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01.12.2015 | Research article | Ausgabe 1/2015 Open Access

BMC Public Health 1/2015

Secular trends in consultations for asthma in early childhood, the 16 administrative regions of Morocco, 2004–2012

Zeitschrift:
BMC Public Health > Ausgabe 1/2015
Autoren:
Mina Sadeq, Redouane Abouqal, Abdelilah ElMarnissi
Wichtige Hinweise

Electronic supplementary material

The online version of this article (doi:10.​1186/​s12889-015-2262-8) contains supplementary material, which is available to authorized users.

Competing interests

The authors declare that they have no competing interests.

Authors’ contributions

MS conceived the study, performed its design and coordination, the statistical data analysis and interpretation and led the writing of this manuscript. RA critically revised the manuscript for important statistical data analysis and contents. AE was accoutable for the raw data aspects, and ensured that questions related to the accuracy and integrity of the ''Methods'' part of the work are appropriately investigated and resolved. All authors read and approved the final version of the manuscript.

Authors’ information

MS Responsible for Environmental epidemiology unit. National Institute of Hygiene. Ministry of health. Rabat. Morocco. Email: mina.sadeq@gmail.com
RA Head. Laboratory of biostatistiques, clinical research and epidemiology. Faculty of Medicine and pharmacy. University Mohammed V. Rabat. Morocco. Email: rabouqal@gmail.com
AM Head. Service of Studies and Health Information. Direction of planning and financial ressources. Ministry of health. Rabat. Morocco. Email: a.elmarnissi@hotmail.fr

Availability of data and materials

Not applicable

Abstract

Background

Little is known about asthma trend in Morocco, particularly in early childhood. Furthermore, when dealing with asthma related environmental risk factors in Morocco, decision-making focus is in one region R9, while 16 regions make up the country. This work aims at studying 9-year trends in consultations for asthma in under-5 children in the 16 individual regions with respect to area and age group.

Methods

Direct method use, based on the only available national data from the open access files of the ministry of health, standardizing data for three age groups (0–11 ; 12–23 and 24–59 months). We compared age-adjusted rates, stratified by area (urban and rural areas) within each region (Wilcoxon's signed ranks test), and between all regions emphasizing on R9. Secular trends are examined (Kendall's rank correlation test). We also compared directly standardized rates as a rate ratio for two study populations (that of R9 and any region with highest rates). We finally compared rates by age group in selected regions.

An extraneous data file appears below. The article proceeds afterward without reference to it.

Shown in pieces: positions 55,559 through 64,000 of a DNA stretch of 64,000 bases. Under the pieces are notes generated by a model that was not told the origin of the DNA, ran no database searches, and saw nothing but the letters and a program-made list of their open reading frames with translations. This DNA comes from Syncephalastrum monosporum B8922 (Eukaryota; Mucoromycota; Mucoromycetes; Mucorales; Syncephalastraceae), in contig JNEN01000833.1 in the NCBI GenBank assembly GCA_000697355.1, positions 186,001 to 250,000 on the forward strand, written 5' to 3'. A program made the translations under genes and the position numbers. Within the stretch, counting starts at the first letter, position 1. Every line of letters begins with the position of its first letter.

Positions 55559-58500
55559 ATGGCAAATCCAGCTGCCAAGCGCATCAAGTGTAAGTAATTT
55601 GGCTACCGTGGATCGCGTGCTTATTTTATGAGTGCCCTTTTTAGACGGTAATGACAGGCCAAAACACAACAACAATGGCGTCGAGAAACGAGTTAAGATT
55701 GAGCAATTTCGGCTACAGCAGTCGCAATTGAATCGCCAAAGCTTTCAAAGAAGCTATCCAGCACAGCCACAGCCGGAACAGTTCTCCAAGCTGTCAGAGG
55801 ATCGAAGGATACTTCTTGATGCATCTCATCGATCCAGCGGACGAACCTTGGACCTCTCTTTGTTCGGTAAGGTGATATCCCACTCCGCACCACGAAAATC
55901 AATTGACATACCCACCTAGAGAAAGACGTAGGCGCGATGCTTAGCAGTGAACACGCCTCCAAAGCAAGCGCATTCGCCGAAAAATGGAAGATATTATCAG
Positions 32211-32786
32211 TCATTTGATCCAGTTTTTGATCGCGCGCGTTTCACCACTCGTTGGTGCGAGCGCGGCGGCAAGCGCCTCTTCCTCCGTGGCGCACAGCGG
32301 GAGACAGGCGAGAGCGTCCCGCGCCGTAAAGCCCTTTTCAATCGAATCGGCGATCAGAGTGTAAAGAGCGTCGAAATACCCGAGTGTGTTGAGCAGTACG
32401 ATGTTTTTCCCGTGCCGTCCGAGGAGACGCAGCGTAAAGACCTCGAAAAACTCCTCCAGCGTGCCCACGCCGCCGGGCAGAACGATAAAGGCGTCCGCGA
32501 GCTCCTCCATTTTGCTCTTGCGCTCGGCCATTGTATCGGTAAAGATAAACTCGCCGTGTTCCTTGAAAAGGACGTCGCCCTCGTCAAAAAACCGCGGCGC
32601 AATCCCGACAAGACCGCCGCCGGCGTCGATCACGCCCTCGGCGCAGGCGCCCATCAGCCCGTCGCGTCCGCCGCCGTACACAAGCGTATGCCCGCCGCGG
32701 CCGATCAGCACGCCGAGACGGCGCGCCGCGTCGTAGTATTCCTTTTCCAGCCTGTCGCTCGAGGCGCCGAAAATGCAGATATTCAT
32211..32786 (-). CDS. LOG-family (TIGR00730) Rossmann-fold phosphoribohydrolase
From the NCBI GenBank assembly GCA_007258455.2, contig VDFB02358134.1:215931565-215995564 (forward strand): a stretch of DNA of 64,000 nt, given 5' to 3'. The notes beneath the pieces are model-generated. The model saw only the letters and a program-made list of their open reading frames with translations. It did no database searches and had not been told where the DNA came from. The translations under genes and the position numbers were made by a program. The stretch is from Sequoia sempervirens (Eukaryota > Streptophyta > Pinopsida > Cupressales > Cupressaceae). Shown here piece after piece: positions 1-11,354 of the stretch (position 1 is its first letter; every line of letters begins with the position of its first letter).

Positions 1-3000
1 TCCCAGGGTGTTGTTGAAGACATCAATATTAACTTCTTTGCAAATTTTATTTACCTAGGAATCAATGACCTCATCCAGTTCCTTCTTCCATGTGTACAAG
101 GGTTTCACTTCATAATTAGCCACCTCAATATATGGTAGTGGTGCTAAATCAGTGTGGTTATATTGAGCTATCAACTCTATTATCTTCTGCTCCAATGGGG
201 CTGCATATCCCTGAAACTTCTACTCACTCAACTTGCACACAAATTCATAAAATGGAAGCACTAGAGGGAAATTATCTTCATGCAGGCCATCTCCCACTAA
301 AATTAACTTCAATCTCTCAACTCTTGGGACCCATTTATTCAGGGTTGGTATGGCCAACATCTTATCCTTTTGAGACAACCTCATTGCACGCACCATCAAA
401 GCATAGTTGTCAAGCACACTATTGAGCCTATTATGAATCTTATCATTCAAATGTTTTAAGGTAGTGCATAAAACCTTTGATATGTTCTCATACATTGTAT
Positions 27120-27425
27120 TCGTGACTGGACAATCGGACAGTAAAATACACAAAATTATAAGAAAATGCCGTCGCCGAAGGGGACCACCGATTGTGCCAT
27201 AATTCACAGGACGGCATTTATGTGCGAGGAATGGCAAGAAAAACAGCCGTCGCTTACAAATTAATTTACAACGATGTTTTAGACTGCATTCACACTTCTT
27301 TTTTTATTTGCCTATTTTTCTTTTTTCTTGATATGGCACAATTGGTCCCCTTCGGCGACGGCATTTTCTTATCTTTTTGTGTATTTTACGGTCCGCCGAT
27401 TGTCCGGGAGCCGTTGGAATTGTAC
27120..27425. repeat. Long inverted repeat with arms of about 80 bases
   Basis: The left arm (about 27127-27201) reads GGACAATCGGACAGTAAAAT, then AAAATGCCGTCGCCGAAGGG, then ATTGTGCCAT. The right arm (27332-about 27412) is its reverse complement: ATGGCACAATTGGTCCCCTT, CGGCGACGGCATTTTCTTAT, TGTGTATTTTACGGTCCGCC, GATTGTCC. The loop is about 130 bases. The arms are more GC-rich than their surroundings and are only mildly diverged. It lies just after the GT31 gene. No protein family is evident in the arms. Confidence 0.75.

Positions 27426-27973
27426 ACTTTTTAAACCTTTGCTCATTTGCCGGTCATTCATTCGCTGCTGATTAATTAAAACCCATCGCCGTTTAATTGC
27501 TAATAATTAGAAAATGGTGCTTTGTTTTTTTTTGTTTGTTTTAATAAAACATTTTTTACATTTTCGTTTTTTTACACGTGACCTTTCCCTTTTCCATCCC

Results

Secular increase in prevalence rates was shown in both urban and rural Morocco, particularly in urban areas of R10, R14, R16 and R5, and in rural areas of R14 and R16. In urban area of R10 (the highest age-adjusted prevalence rates area) the rates showed secular increase from 6.82 at 95 % CI = [6.44 to 7.19] per 1000 childhood population in 2004 to 20.91 at 95 % CI = [20.26 to 21.56] per 1000 childhood population in 2012 (P = 0.001). Rates were higher in urban than rural Morocco, particularly in R8, R9, R10, R14, R15 ; R6 was an exception. Rates in R10 were 1.63 higher than that in R9 in 2004 and rose to be 2.55 higher in 2012 ; rates in urban area of R14, about 3 times lower than that in R9 in 2004, increased to be similar in 2012. The highest-prevalence age group varied according to region and area.

Discussion

The regions that worth decision making attention are the urban areas of R10 (the highest prevalence rates Moroccan area, showing continuous increase), of R9, of R14 and the rural area of R6. The rates in the urban area of R9 (a current continuous decision making focus) remained high but stable within the study period and less important than those in R10. Environmental factors (biological particules, non-biological particules or gazes) are suspected.The potential unavailability of treatment at regular basis at the primary health care centers may reduce frequency of consultations for asthma in early childhood : outpatients may consult only if asthma causes problems in an attempt to get free medicines ; chances of outpatients' follow-up by the primary health care center's physicians are therefore reduced and optimal asthma control is not achieved.

Conclusion

Social, health care policy and environmental factors, to which decision-making has to be responsive, are suspected to be affecting both frequency of and time secular trend in consultations for asthma in early childhood in Morocco.
Zusatzmaterial
Additional file 1: Direct method for age-adjusted prevalence rate of consultations for asthma in under-5 children, urban areas, Morocco: 9-year trends (2004-2012). (PDF 45 kb)
12889_2015_2262_MOESM1_ESM.pdf
Additional file 2: Direct method for age-adjusted prevalence rate of consultations for asthma in under-5 children, rural areas, Morocco: 9-year trends (2004-2012). (PDF 44 kb)
12889_2015_2262_MOESM2_ESM.pdf
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